An Egyptian criminal court has sentenced to death 10 alleged supporters of the now-outlawed Muslim Brotherhood group in connection with charges of killing a senior judge's security guard outside Cairo.
The court on Thursday said that it was referring the ruling to the Grand Mufti, the country's top Islamic authority, for his non-binding opinion on the matter — a requirement under Egyptian law.
The charges stem from the February 2014 killing of a security guard to a senior judge, Hussein Kandil, in the Nile Delta province of Mansoura.
The rulings can be appealed.
Since the 2013 ouster of Islamist president Mohamed Morsi, thousands of his supporters and loyalists have been jailed and hundreds sentenced to death in mass trials that had sparked international condemnation. The former leader himself was sentenced to death last month over charges including murder and kidnapping during a 2011 mass jailbreak.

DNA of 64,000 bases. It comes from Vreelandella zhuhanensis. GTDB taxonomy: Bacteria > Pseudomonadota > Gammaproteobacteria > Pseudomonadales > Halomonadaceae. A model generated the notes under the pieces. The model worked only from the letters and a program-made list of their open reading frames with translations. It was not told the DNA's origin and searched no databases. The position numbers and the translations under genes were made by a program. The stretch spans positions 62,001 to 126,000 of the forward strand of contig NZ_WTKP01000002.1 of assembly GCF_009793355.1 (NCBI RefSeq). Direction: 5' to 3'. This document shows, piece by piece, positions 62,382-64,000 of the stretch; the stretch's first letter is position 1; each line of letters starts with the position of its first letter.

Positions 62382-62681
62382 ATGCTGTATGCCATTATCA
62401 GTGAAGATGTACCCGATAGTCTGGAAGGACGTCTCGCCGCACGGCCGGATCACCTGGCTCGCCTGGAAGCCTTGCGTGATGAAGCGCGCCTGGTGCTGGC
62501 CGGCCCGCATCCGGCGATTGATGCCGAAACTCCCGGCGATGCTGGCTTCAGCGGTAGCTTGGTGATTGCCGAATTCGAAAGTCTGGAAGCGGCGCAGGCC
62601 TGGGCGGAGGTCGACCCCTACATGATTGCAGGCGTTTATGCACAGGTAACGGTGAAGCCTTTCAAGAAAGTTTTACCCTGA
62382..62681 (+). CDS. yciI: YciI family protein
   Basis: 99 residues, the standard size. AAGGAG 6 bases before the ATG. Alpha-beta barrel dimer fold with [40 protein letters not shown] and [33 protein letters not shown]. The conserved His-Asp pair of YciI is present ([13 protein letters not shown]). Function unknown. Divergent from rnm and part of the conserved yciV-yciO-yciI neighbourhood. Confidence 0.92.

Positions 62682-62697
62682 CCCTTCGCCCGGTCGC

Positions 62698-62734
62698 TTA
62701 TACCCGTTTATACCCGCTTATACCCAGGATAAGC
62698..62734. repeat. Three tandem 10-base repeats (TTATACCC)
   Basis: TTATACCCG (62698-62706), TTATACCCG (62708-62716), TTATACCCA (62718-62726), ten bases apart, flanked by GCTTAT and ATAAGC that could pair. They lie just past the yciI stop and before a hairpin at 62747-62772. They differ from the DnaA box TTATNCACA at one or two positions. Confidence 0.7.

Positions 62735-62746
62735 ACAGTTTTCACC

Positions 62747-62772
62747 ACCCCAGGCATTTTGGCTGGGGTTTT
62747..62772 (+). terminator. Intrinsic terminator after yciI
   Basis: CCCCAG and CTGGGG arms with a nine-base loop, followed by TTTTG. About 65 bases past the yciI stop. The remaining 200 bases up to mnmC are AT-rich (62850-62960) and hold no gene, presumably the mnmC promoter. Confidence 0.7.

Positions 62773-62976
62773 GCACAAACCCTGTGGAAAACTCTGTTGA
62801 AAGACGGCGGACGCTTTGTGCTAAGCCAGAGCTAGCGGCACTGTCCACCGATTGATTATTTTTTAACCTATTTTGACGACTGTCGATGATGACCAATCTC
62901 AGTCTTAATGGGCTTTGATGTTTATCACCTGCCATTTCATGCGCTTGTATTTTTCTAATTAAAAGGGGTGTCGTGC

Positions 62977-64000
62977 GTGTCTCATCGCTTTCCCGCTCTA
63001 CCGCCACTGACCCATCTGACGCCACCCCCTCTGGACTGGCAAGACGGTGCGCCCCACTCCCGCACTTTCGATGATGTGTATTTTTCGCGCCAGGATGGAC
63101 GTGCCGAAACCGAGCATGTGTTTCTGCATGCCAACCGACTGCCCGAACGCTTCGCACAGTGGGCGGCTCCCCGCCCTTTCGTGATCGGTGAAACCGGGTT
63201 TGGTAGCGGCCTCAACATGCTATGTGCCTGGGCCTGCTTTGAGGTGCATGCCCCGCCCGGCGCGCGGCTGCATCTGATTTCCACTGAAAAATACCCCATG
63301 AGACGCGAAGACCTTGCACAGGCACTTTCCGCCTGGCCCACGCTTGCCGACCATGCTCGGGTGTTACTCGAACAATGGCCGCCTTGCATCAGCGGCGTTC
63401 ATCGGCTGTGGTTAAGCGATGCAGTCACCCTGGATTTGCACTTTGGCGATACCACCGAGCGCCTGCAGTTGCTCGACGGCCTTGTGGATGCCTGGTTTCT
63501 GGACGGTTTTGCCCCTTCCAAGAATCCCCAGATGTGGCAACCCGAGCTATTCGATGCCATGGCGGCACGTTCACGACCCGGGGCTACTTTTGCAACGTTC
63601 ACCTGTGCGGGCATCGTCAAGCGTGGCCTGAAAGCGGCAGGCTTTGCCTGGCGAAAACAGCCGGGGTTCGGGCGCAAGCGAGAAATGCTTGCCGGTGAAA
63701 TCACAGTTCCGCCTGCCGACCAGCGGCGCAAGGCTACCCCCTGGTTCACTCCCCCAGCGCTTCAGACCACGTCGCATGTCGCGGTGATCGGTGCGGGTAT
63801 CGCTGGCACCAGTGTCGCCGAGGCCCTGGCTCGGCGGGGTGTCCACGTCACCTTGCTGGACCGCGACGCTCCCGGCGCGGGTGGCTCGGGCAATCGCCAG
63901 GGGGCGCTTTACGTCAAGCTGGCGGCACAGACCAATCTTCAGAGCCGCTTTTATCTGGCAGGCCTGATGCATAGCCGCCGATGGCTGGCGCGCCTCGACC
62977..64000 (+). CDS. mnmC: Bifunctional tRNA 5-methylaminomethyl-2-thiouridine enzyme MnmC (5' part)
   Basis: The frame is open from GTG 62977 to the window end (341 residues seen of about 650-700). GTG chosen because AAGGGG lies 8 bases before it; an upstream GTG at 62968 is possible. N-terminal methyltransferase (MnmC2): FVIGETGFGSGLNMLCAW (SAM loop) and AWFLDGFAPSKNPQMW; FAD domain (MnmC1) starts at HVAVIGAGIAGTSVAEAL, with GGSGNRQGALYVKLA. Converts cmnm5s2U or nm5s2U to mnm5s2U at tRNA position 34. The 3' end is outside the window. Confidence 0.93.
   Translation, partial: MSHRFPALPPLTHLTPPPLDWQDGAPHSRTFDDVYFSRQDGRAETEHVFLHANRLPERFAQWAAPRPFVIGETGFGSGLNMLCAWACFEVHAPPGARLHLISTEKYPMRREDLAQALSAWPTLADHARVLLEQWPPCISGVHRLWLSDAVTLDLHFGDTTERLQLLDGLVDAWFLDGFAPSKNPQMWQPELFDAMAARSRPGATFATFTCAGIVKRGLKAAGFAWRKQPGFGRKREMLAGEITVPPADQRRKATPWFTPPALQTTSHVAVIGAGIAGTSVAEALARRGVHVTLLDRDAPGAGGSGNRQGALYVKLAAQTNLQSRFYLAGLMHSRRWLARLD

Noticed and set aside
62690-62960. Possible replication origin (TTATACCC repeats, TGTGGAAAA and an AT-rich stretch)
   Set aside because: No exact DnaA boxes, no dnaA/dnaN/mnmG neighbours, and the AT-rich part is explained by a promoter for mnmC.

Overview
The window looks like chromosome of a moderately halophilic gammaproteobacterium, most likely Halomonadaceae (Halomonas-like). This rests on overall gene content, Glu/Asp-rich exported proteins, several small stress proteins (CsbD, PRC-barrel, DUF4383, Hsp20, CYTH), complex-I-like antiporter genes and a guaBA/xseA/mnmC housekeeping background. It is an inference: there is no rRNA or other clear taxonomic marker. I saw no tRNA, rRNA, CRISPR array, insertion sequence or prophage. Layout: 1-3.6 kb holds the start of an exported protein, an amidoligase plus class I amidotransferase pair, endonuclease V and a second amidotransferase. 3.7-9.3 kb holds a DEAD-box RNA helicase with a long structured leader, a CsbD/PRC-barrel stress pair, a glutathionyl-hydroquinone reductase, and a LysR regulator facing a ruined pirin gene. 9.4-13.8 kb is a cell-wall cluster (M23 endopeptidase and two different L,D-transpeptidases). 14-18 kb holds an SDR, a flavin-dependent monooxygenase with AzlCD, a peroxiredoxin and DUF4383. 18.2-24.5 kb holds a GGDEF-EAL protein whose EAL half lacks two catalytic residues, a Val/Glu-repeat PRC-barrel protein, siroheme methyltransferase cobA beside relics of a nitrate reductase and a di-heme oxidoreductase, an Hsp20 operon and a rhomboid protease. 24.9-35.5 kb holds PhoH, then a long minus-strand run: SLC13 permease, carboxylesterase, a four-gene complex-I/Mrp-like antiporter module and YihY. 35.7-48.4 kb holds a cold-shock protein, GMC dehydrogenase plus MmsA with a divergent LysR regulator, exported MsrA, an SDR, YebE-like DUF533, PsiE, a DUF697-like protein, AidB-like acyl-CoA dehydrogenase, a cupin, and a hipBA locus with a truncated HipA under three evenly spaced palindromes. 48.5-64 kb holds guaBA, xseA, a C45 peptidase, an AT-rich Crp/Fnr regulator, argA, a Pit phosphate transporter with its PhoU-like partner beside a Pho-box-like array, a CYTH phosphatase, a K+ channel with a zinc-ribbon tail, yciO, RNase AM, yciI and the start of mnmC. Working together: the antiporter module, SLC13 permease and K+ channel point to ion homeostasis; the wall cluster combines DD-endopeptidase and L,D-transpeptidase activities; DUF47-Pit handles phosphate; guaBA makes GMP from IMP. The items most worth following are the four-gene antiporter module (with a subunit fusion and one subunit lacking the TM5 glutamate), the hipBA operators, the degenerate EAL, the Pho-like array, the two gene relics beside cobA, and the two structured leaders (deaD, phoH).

The same court in Mansoura on Thursday sentenced four Islamists to death and 9 others to life in jail over violence-related charges dating back to protests in August 2013, following the violent dispersal of two protest camps by Morsi loyalists, a judicial source said.
The four handed down death sentences, as well as one who received life imprisonment, were present during the court hearing. Eight of the nine others are on the run.
The accusations include murder, attempted murder, possession of arms and belonging to a terrorist group, in reference to the now-banned Muslim Brotherhood.